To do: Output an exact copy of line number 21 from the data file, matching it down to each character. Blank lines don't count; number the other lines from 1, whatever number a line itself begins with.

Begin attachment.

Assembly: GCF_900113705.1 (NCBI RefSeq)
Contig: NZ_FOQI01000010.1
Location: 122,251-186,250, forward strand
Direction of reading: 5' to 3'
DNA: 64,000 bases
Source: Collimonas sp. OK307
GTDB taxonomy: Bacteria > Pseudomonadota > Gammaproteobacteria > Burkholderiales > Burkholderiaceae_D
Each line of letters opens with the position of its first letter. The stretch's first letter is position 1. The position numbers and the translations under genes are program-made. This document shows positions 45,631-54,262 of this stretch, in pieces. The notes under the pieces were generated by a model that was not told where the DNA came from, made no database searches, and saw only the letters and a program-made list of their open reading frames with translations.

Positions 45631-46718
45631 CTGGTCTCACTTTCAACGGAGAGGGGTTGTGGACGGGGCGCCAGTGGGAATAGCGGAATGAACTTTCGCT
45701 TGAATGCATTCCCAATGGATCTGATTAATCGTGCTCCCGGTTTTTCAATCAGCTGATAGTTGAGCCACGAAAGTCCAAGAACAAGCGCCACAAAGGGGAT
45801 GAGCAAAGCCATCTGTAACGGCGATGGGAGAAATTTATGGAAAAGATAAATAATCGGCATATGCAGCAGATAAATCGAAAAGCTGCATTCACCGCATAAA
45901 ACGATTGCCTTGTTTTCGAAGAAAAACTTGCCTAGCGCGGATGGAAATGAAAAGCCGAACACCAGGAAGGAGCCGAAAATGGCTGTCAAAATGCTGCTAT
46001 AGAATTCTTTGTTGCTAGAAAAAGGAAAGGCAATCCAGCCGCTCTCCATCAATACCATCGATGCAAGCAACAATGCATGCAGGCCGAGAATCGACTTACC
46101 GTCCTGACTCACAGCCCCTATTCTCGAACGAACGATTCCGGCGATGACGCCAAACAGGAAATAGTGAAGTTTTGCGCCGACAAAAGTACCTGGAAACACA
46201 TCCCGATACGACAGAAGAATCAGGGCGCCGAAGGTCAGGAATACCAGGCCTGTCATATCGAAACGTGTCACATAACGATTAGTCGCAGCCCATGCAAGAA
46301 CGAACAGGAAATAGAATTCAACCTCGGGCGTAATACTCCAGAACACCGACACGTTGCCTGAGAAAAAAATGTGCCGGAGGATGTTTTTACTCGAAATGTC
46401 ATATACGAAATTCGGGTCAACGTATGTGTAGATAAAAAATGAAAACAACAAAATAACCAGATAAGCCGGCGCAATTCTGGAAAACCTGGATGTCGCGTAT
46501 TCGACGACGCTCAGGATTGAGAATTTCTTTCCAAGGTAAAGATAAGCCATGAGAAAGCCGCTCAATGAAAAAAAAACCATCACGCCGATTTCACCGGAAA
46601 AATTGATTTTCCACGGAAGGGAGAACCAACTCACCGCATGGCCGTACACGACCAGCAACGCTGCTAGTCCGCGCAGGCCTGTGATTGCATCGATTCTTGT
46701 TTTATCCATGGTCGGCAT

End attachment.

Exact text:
46701 TTTATCCATGGTCGGCAT